— Count me out, he managed to remark, meaning work.
The eyes were surprised at this observation because as he, the person who owned them pro tem. observed or rather his voice speaking did, all must work, have to, together.
— I mean, of course, the other hastened to affirm, work in the widest possible sense. Also literary labour not merely for the kudos of the thing. Writing for the newspapers which is the readiest channel nowadays. That's work too. Important work. After all, from the little I know of you, after all the money expended on your education you are entitled to recoup yourself and command your price. You have every bit as much right to live by your pen in pursuit of your philosophy as the peasant has. What? You both belong to Ireland, the brain and the brawn. Each is equally important.
— You suspect, Stephen retorted with a sort of a half laugh, that I may be important because I belong to the faubourg Saint Patrice called Ireland for short.
— I would go a step farther, Mr Bloom insinuated.
— But I suspect, Stephen interrupted, that Ireland must be important because it belongs to me.
— What belongs, queried Mr Bloom bending, fancying he was perhaps under some misapprehension. Excuse me. Unfortunately, I didn't catch the latter portion. What was it you . . . ?
Stephen, patently crosstempered, repeated and shoved aside his mug of coffee or whatever you like to call it none too politely, adding: 1170
— We can't change the country. Let us change the subject.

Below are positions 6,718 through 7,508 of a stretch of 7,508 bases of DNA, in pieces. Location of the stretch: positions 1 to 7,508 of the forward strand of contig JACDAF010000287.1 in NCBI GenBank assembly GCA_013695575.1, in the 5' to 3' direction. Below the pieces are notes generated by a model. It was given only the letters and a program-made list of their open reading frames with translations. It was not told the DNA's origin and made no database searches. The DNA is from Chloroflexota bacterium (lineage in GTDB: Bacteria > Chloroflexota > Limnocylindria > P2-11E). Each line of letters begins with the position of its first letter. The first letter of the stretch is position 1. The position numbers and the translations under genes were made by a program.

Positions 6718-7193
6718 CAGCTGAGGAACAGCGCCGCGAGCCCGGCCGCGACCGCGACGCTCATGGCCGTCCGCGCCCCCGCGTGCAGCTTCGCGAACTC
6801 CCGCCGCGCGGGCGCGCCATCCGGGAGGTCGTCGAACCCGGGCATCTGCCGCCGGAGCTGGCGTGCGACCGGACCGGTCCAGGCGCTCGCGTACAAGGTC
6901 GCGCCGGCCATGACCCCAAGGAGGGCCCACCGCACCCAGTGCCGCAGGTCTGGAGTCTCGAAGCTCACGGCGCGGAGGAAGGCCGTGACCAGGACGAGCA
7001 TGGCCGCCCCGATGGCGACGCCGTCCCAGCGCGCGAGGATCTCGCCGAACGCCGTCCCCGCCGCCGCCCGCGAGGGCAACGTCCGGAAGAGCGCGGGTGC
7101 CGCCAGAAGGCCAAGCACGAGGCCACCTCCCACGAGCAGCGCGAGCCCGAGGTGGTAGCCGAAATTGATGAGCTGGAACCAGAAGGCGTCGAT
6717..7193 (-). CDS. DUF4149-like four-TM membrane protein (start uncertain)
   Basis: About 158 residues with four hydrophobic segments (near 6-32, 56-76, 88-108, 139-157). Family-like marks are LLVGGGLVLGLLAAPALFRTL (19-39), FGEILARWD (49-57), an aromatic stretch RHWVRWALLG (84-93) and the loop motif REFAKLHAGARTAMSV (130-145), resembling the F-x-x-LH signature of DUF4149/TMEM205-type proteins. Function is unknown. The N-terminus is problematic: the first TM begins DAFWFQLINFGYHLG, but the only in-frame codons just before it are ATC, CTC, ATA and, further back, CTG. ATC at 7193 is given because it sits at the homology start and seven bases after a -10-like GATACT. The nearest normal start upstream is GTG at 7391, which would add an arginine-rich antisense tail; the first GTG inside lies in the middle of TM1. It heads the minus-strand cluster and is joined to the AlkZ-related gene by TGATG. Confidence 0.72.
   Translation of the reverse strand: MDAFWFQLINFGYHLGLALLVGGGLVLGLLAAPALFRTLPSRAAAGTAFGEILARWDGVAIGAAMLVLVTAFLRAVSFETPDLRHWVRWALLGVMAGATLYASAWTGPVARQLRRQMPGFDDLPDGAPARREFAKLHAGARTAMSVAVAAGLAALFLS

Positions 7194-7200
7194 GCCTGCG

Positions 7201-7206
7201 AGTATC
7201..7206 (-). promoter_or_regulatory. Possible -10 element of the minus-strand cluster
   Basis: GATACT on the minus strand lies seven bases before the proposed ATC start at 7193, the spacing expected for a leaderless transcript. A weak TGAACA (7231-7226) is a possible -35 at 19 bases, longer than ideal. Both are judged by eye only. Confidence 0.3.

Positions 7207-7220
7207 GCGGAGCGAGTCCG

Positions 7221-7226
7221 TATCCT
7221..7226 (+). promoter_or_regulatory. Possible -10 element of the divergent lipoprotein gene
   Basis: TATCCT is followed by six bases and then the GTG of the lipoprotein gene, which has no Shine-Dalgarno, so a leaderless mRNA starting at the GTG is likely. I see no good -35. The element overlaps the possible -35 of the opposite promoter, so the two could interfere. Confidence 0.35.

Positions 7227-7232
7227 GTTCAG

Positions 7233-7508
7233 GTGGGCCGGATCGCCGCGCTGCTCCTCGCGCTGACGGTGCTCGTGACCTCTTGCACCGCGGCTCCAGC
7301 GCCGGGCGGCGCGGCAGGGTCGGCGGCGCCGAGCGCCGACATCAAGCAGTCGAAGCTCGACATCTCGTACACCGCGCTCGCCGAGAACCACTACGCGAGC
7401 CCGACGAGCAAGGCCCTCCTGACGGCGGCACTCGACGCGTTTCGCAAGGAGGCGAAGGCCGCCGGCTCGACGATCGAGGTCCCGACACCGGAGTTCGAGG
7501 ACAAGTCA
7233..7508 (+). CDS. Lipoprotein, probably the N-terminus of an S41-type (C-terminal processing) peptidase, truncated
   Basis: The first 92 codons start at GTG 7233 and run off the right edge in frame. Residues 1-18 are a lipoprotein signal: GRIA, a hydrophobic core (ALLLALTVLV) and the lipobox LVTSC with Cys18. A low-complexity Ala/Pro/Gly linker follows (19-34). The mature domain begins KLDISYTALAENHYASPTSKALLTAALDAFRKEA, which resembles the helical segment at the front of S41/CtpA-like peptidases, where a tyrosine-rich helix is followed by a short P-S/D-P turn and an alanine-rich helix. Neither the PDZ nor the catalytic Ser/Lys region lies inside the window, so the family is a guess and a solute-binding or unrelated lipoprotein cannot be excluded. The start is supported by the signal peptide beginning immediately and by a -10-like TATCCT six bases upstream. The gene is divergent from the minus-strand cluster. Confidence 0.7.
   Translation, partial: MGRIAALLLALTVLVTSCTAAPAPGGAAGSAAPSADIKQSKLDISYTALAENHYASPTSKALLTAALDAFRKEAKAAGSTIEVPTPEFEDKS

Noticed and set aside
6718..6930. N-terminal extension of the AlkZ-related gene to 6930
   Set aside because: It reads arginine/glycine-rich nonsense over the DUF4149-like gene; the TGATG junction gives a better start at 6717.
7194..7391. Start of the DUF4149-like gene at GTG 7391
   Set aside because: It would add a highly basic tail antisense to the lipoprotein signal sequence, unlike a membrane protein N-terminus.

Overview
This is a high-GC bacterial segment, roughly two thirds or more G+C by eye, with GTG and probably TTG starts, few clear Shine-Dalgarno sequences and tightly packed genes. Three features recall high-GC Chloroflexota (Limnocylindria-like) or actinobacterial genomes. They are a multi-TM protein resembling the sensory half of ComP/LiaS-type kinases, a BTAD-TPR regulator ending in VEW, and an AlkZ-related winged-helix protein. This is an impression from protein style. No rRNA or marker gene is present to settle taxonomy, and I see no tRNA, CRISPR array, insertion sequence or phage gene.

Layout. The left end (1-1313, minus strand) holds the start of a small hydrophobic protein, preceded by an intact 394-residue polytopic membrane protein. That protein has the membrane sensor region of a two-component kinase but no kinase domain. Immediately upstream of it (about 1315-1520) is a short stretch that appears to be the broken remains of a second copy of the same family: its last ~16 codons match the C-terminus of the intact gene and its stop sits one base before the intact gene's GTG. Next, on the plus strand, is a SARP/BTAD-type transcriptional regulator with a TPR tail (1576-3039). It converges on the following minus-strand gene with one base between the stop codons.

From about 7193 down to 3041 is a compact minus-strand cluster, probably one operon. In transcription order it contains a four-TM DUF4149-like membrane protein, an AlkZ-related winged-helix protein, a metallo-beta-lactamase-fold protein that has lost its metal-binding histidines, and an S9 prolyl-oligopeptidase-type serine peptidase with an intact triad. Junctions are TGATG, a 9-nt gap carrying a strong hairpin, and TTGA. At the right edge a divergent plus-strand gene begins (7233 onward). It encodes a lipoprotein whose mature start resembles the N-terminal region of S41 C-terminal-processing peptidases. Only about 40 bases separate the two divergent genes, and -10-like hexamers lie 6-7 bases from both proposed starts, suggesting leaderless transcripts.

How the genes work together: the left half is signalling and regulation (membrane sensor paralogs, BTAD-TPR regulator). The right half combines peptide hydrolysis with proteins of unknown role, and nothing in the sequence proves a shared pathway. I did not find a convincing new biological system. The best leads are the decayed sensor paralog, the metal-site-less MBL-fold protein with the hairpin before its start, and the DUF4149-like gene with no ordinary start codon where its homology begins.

At this pertinent suggestion Mr Bloom, to change the subject, looked down but in a quandary, as he couldn't tell exactly what construction to put on belongs to which sounded rather a far cry. The rebuke of some kind was clearer than the other part. Needless to say the fumes of his recent orgy spoke then with some asperity in a curious bitter way foreign to his sober state. Probably the homelife to which Mr B attached the utmost importance had not been all that was needful or he hadn't been familiarised with the right sort of people. With a touch of fear for the young man beside him whom he furtively scrutinised with an air of some consternation remembering he had just come back from Paris, the eyes more especially reminding him forcibly of father and sister, failing to throw much light on the subject, however, he brought to mind instances of cultured fellows that promised so brilliantly nipped in the bud of premature decay and nobody to blame but themselves. For instance there was the case of O'Callaghan, for one, the halfcrazy faddist, respectably connected though of inadequate means, with his mad vagaries among whose other gay doings when rotto and making himself a nuisance to everybody all round he was in the habit of ostentatiously sporting in public a suit of brown paper (a fact). And then the usual denouement after the fun had gone on fast and furious he got 1190 landed into hot water and had to be spirited away by a few friends, after a strong hint to a blind horse from John Mallon of Lower Castle Yard, so as not to be made amenable under section two of the criminal law amendment act, certain names of those subpoenaed being handed in but not divulged for reasons which will occur to anyone with a pick of brains. Briefly, putting two and two together, six sixteen which he pointedly turned a deaf ear to, Antonio and so forth, jockeys and esthetes and the tattoo which was all the go in the seventies or thereabouts even in the house of lords because early in life the occupant of the throne, then heir apparent, the other members of the upper ten and other high personages simply following in the footsteps of the head of the state, he reflected about the errors of notorieties and crowned heads running counter to morality such as the Cornwall case a number of years before under their veneer in a way scarcely intended by nature, a thing good Mrs Grundy, as the law stands, was terribly down on though not for the reason they thought they were probably whatever it was except women chiefly who were always fiddling more or less at one another it being largely a matter of dress and all the rest of it. Ladies who like distinctive underclothing should, and every welltailored man must, trying to make the gap wider between them by innuendo and give more of a genuine filip to acts of impropriety between the two, she unbuttoned his and then he untied her, mind the pin, whereas savages in the cannibal islands, say, at ninety degrees in the shade not caring a continental. However, reverting to the original, there were on the other hand others who had forced their way to the top from the lowest rung by the aid of their bootstraps. Sheer force of natural genius, that. With brains, sir.